Application of propofol combined with sevoflurane anesthesia in staged hepatectomy liver detachment and portal vein ligation

  • Authors:
    • Fei Xu
    • Hongbo Jiang
    • Meishan Jin
    • Qihua Peng
  • View Affiliations

  • Published online on: June 30, 2021     https://doi.org/10.3892/etm.2021.10353
  • Article Number: 921
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Abstract

The aim of the present study was to investigate the application of propofol combined with sevoflurane anesthesia in associating liver partition and portal vein ligation for staged hepatectomy (ALPPS). A retrospective analysis of 40 patients with liver cancer who underwent ALPPS was performed. The study included 21 (control group) and 19 (observation group) patients who were administered propofol anesthesia and propofol in combination with sevoflurane anesthesia, respectively. Changes in liver function indicators, routine blood parameters and blood coagulation function, as well as cognitive function (mini‑mental state examination) were recorded. The total bilirubin and direct bilirubin levels and the alanine aminotransferase (ALT) level after the first‑ and second‑stage operation in the two groups was also higher than that prior to the first‑stage operation (P<0.05), and the ALT level was significantly lower in the two groups after the second‑stage operation compared with that prior to the second‑stage operation (P<0.05). The AST level after the first‑ and second‑stage operation was lower than that prior to the first‑ and second‑stage operation, respectively (P<0.05). The white blood cell count after the second‑stage operation was significantly lower compared with that prior to the second‑stage operation (P<0.05). The plasma fibrinogen (FIB) level was higher after the first‑stage operation compared with that prior to the first‑stage operation (P<0.05). The prothrombin time in the two groups of patients was higher after the second‑stage operation compared with that prior to the second‑stage operation (P<0.05), whereas the FIB level was lower (P<0.05) and the international normalized ratio was not significantly different (P>0.05). The degree of cognitive decline prior to the first/second‑stage operation, according to mini‑mental state examination scores, was different from that after the first/second‑stage operation (P<0.05). In conclusion, propofol combined with sevoflurane has a good application value in ALPPS.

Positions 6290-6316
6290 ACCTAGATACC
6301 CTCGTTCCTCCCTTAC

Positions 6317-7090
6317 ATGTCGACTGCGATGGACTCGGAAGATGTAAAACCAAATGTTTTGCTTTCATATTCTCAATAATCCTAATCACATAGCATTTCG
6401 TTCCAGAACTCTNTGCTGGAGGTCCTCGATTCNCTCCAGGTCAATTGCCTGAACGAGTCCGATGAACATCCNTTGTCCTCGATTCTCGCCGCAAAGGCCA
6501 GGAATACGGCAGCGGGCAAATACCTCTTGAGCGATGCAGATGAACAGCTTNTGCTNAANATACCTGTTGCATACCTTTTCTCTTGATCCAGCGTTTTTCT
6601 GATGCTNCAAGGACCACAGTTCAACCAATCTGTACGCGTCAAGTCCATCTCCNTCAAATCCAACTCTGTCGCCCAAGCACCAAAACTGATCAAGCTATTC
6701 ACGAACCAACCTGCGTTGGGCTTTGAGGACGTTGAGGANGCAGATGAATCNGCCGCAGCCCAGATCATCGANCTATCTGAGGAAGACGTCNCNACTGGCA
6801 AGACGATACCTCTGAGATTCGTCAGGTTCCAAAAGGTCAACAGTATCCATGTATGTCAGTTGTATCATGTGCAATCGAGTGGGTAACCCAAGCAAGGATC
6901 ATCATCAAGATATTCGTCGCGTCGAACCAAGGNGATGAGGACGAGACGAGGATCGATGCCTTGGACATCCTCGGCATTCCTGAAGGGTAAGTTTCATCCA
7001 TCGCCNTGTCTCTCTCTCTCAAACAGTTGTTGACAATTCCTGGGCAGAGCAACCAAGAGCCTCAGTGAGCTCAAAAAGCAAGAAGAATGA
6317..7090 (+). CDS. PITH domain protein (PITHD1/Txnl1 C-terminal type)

Introduction

Liver cancer is one of the most common malignant tumor types in the world. Its incidence is high in developing countries. The associated mortality rate is second only to gastric cancer and esophageal cancer (1). The disease may occur in individuals of all ages but it most commonly occurs at an age of onset of 40-49 years (2). The cancer is more common in male than in female patients, with men accounting for approximately 6 out of 7 cases. China has a high incidence of liver cancer, with cases accounting for 42% of liver cancer cases worldwide, and its incidence exhibits annual increases. The number of newly diagnosed patients in China is ~600,000 per year with an estimated 200,000 individuals succumb to liver cancer each year (3,4).

Surgical treatment has always been the major treatment method for liver cancer, but the residual liver volume after hepatectomy is insufficient to maintain normal liver function due to the late detection of liver cancer in certain patients or due to the presence of a large liver tumor. However, surgery is likely to increase complications or risk of mortality, which limits the use of hepatectomy (5,6). It is generally thought that if the volume of the liver removed does not exceed 80% of the original volume, it does not affect liver regeneration, thus preventing liver failure (7). Associating liver partition and portal vein ligation for staged hepatectomy (ALPPS) is an effective method for the treatment of patients with liver cancer who cannot undergo hepatectomy and may promote short-term rapid proliferation of residual liver cells after surgery (8,9). However, as ALPPS is complex and the operation time is longer than that of common hepatectomy, the anesthesia requirements for ALPPS are high, which limits the use of numerous anesthetic methods and anesthetics. For patients with ALPPS, propofol is one of the most widely used drugs with low toxicity, low liver metabolism and no accumulation (10,11). Sevoflurane is a novel type of inhaled anesthetic with no upper respiratory tract irritation and low respiratory inhibition. It has little effect on hemodynamics, as it blocks the action of N-methyl-D aspartate receptors. After inhalation is terminated, it may be quickly metabolized and eliminated through the respiratory system (12). However, to the best of our knowledge, studies have reported on the use of sevoflurane in ALPPS have yet to be performed.

In the present study, the medical records of patients with liver cancer who were anesthetized with propofol or sevoflurane in ALPPS were retrospectively analyzed and the combined application of sevoflurane in ALPPS was evaluated.

Materials and methods

Research subjects